Compiler Explorer (for the Compiler guys) #offtopic

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Compiler Explorer (for the Compiler guys) #offtopic

Esteban A. Maringolo
I'm sure we could do this with ease, because we already can see the bytecodes.

https://godbolt.org/

Regards!

Esteban A. Maringolo

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Re: Compiler Explorer (for the Compiler guys) #offtopic

Clément Bera-4
You can do that with the VMMaker package loaded. There is not all the UI, but you can print the assembly code in the Transcript.

On Tue, Oct 17, 2017 at 10:03 PM, Esteban A. Maringolo <[hidden email]> wrote:
I'm sure we could do this with ease, because we already can see the bytecodes.

https://godbolt.org/

Regards!

Esteban A. Maringolo




--
Clément Béra
Pharo consortium engineer
Bâtiment B 40, avenue Halley 59650 Villeneuve d'Ascq
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Re: Compiler Explorer (for the Compiler guys) #offtopic

Mariano Martinez Peck
heheheheh I had a similar idea years ago [1]. It looks like I start implementing it [2], but I cannot find if I finished it or not LOL.


On Tue, Oct 17, 2017 at 6:52 PM, Clément Bera <[hidden email]> wrote:
You can do that with the VMMaker package loaded. There is not all the UI, but you can print the assembly code in the Transcript.

On Tue, Oct 17, 2017 at 10:03 PM, Esteban A. Maringolo <[hidden email]> wrote:
I'm sure we could do this with ease, because we already can see the bytecodes.

https://godbolt.org/

Regards!

Esteban A. Maringolo




--
Clément Béra
Pharo consortium engineer



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Re: Compiler Explorer (for the Compiler guys) #offtopic

Tudor Girba-2
In reply to this post by Esteban A. Maringolo
Hi,

This is already available since some time in the GTInspector. You can just inspect a compiled method. You will get both the bytecode and the AST (with source tracking, too). In fact, this was one of the original reasons why GTInspector exists: I wanted to figure out how the AST is structured so that I can write queries against it :).


Cheers,
Doru


On Oct 17, 2017, at 10:03 PM, Esteban A. Maringolo <[hidden email]> wrote:

I'm sure we could do this with ease, because we already can see the bytecodes.

https://godbolt.org/

Regards!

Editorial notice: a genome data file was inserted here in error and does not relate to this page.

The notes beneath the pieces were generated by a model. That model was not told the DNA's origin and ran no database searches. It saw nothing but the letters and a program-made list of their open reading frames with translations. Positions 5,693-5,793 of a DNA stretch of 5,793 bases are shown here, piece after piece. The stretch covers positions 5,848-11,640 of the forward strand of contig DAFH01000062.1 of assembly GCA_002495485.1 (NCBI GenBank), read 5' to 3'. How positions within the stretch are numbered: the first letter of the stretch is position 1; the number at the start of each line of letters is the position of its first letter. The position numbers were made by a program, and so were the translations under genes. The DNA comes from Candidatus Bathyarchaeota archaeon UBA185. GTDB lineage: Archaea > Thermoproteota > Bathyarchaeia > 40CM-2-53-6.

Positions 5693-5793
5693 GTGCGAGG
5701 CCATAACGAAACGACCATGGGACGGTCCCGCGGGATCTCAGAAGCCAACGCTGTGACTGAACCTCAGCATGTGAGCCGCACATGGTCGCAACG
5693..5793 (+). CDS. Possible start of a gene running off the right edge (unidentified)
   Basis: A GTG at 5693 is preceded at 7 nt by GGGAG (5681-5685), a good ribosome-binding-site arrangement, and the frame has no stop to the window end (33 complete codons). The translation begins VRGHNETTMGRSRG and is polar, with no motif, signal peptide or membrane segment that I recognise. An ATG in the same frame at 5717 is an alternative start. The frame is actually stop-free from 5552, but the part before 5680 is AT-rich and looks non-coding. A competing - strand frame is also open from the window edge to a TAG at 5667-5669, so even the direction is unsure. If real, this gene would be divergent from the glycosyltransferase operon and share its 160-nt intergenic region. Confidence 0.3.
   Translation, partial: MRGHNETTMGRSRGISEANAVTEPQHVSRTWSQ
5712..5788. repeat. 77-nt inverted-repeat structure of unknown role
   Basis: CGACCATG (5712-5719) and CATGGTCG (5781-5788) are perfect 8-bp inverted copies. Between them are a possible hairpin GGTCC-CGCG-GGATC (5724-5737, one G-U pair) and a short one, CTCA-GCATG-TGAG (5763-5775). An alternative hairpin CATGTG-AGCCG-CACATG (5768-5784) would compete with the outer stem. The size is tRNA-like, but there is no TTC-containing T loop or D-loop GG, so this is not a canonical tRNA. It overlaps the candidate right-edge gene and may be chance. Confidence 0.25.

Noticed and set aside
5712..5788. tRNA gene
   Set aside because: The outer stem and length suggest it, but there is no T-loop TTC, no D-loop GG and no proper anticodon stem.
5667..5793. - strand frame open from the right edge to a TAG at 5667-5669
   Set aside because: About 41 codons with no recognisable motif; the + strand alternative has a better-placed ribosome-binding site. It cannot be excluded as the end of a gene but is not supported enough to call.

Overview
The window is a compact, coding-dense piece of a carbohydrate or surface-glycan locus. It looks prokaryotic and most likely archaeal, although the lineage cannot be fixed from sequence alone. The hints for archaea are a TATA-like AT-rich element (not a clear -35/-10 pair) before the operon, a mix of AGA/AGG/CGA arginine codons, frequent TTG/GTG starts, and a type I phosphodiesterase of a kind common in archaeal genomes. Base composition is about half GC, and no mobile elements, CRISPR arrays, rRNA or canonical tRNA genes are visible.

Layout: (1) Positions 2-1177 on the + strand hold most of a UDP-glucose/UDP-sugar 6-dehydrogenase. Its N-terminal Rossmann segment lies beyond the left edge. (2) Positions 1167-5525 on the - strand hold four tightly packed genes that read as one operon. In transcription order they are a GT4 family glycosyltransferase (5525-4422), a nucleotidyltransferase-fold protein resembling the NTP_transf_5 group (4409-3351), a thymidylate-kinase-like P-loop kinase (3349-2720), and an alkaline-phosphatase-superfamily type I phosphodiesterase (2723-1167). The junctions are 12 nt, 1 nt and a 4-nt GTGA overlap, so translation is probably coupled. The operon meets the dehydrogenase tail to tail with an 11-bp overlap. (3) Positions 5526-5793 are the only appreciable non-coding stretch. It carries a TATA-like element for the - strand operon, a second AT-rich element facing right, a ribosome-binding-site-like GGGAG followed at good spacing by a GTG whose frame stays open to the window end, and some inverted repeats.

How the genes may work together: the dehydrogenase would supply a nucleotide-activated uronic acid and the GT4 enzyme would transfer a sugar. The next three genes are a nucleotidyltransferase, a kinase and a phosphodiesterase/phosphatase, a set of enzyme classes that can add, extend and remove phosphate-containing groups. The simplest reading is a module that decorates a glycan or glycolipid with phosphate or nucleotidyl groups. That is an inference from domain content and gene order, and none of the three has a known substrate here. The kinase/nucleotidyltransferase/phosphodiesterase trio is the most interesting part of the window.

Esteban A. Maringolo


--
www.tudorgirba.com
www.feenk.com

"The coherence of a trip is given by the clearness of the goal."





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Re: Compiler Explorer (for the Compiler guys) #offtopic

kilon.alios
Yeap GTInspector was the first thing that came to my mind , great tool :)

On Wed, Oct 18, 2017 at 9:37 AM Tudor Girba <[hidden email]> wrote:
Hi,

This is already available since some time in the GTInspector. You can just inspect a compiled method. You will get both the bytecode and the AST (with source tracking, too). In fact, this was one of the original reasons why GTInspector exists: I wanted to figure out how the AST is structured so that I can write queries against it :).


Cheers,
Doru


On Oct 17, 2017, at 10:03 PM, Esteban A. Maringolo <[hidden email]> wrote:

I'm sure we could do this with ease, because we already can see the bytecodes.

https://godbolt.org/

Regards!

Esteban A. Maringolo


--
www.tudorgirba.com
www.feenk.com

"The coherence of a trip is given by the clearness of the goal."






compiled-method-bytecode.png (132K) Download Attachment
compiled-method-bytecode.png (132K) Download Attachment
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Re: Compiler Explorer (for the Compiler guys) #offtopic

Mariano Martinez Peck
In reply to this post by Tudor Girba-2


On Wed, Oct 18, 2017 at 3:36 AM, Tudor Girba <[hidden email]> wrote:
Hi,

This is already available since some time in the GTInspector. You can just inspect a compiled method. You will get both the bytecode and the AST (with source tracking, too). In fact, this was one of the original reasons why GTInspector exists: I wanted to figure out how the AST is structured so that I can write queries against it :).


Sure, we just miss machine code :)